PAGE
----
Exams and Tests
A doctor will conduct a physical exam and order x-rays, if indicated. No blood tests are needed.
- The physical examination would consist of a general inspection of your face for obvious deformity, bruising, or swelling. The next step would begin with feeling the jawbone through the skin.
- The doctor will check the movement of the mandible. Once the external exam is complete, the doctor will check inside your mouth. You will be asked to bite down, and your teeth will be assessed for alignment.
- The doctor will check the jawbone for stability. With the straight blade test, the doctor may place a tongue blade (tongue depressor, a flat wooden stick) between your teeth and evaluate whether you can hold the blade in place.
- The best screening film is the panoramic x-ray, completely around the jaw. This type of x-ray is not often available in smaller hospitals, so other views are substituted. If the initial x-rays are negative, a CT scan may be indicated if the doctor thinks you have a broken jaw.
Broken Jaw Treatment
Self-Care at Home
If there is any question that you may have a broken jaw, you need to be checked by a doctor or a dentist specializing in oral surgery.
Ice should be applied to the jaw to help control the swelling on your way to be seen by the doctor. Sometimes you will need a paper cup to catch the drool or to spit blood into on the trip to the doctor or emergency department.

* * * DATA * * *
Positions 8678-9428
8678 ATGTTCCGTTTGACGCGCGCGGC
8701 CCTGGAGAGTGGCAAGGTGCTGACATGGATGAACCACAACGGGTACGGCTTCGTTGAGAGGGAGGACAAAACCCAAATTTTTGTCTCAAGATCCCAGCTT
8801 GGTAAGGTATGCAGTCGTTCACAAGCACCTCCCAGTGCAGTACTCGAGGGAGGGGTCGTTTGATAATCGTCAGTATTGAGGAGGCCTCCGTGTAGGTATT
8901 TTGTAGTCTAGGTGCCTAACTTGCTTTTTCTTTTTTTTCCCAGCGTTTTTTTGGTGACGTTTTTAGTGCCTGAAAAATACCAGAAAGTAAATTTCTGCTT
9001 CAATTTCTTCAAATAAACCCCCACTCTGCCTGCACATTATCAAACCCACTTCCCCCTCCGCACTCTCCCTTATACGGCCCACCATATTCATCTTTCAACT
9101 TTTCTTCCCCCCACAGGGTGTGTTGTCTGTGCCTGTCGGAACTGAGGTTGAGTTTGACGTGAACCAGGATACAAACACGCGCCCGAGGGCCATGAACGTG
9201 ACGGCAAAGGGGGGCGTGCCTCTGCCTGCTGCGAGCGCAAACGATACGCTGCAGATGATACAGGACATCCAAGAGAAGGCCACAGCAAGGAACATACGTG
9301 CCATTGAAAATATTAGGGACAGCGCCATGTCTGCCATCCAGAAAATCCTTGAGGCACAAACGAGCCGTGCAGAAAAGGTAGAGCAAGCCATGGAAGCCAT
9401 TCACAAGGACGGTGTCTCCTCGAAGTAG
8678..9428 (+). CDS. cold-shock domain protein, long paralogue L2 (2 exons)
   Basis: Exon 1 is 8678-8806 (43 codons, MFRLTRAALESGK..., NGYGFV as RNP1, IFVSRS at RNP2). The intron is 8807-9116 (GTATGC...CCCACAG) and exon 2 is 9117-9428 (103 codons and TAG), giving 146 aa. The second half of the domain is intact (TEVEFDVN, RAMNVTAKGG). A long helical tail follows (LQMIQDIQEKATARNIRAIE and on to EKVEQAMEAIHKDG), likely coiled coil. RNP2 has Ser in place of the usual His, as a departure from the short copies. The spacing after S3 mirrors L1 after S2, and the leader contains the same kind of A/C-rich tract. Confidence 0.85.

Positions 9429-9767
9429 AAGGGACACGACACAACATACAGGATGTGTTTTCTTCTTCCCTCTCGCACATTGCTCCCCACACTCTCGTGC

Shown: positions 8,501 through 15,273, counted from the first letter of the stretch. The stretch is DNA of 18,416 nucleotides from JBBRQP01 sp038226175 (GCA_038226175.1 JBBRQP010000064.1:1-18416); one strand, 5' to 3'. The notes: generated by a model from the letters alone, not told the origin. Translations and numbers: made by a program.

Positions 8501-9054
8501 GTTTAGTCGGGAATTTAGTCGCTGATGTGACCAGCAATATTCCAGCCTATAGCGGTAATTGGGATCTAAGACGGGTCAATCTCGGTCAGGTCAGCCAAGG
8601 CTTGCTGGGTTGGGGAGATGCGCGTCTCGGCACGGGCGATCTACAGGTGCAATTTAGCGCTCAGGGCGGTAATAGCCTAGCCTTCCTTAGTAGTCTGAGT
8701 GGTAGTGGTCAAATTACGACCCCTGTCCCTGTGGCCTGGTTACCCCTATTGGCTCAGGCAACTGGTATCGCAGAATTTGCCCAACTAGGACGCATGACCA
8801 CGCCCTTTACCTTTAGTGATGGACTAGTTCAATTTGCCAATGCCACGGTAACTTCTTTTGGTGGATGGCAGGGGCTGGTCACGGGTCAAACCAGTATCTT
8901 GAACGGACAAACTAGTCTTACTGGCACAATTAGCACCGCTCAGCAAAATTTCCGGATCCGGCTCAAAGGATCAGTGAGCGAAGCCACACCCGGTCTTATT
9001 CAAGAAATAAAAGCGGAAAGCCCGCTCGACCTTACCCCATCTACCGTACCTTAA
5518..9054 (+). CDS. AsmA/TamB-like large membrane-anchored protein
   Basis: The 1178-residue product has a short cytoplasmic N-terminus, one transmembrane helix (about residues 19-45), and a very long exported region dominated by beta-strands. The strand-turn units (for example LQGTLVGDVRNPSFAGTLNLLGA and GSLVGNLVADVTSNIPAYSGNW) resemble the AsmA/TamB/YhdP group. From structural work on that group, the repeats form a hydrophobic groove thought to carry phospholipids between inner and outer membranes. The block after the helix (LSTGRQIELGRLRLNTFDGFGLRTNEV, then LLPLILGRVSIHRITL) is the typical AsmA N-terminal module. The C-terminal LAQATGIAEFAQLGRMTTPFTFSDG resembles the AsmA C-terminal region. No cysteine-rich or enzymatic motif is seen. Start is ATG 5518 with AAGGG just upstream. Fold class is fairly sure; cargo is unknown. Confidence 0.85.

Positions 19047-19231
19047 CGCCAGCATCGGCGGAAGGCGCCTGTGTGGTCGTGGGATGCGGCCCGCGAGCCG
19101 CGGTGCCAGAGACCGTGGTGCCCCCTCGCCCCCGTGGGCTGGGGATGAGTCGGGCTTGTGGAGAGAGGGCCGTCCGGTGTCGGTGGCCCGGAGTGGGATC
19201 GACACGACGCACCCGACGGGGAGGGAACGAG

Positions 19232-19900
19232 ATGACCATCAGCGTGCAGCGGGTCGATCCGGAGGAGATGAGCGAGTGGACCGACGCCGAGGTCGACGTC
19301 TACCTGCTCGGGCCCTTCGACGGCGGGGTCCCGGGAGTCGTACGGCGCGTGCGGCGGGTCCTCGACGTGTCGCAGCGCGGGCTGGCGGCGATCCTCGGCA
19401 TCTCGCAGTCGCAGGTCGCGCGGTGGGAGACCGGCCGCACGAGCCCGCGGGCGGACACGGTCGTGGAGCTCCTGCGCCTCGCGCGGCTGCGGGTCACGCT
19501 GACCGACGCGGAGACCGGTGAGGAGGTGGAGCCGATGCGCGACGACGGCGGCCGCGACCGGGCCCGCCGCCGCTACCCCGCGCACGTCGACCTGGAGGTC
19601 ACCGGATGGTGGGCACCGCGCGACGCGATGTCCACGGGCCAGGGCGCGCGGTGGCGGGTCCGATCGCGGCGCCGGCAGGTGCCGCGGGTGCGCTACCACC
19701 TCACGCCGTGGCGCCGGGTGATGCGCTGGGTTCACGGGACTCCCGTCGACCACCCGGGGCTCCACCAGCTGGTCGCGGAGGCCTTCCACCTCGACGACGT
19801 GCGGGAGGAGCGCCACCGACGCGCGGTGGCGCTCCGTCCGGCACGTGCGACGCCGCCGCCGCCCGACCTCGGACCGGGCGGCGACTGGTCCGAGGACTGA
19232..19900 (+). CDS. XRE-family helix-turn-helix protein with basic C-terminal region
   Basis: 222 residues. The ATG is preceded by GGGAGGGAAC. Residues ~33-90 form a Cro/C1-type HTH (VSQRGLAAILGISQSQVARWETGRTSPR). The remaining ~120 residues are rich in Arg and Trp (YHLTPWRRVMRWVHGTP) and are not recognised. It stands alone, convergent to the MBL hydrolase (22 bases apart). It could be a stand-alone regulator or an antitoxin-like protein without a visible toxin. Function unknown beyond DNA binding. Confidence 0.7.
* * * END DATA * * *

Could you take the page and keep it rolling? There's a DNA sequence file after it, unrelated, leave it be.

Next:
Many people who have jaw pain will not have a jaw fracture and will be treated with pain medications and instructions to eat a soft diet and to follow up with their doctor.
- Those with fractures require further evaluation. Many fractures of the jawbone are associated with gum problems or tissue damage and should be considered open fractures. They will be treated with antibiotics.
- You may receive a tetanus shot.
- Pain will be addressed and managed effectively.
- Many mandible fractures are stable, and the only treatment required is wiring the upper and lower teeth together. This will most commonly be performed by an oral and maxillofacial surgeon.
- More unstable fractures often require surgery. Surgical methods using plates across the fracture site may allow you to have normal motion of the mandible and to eat shortly after surgery.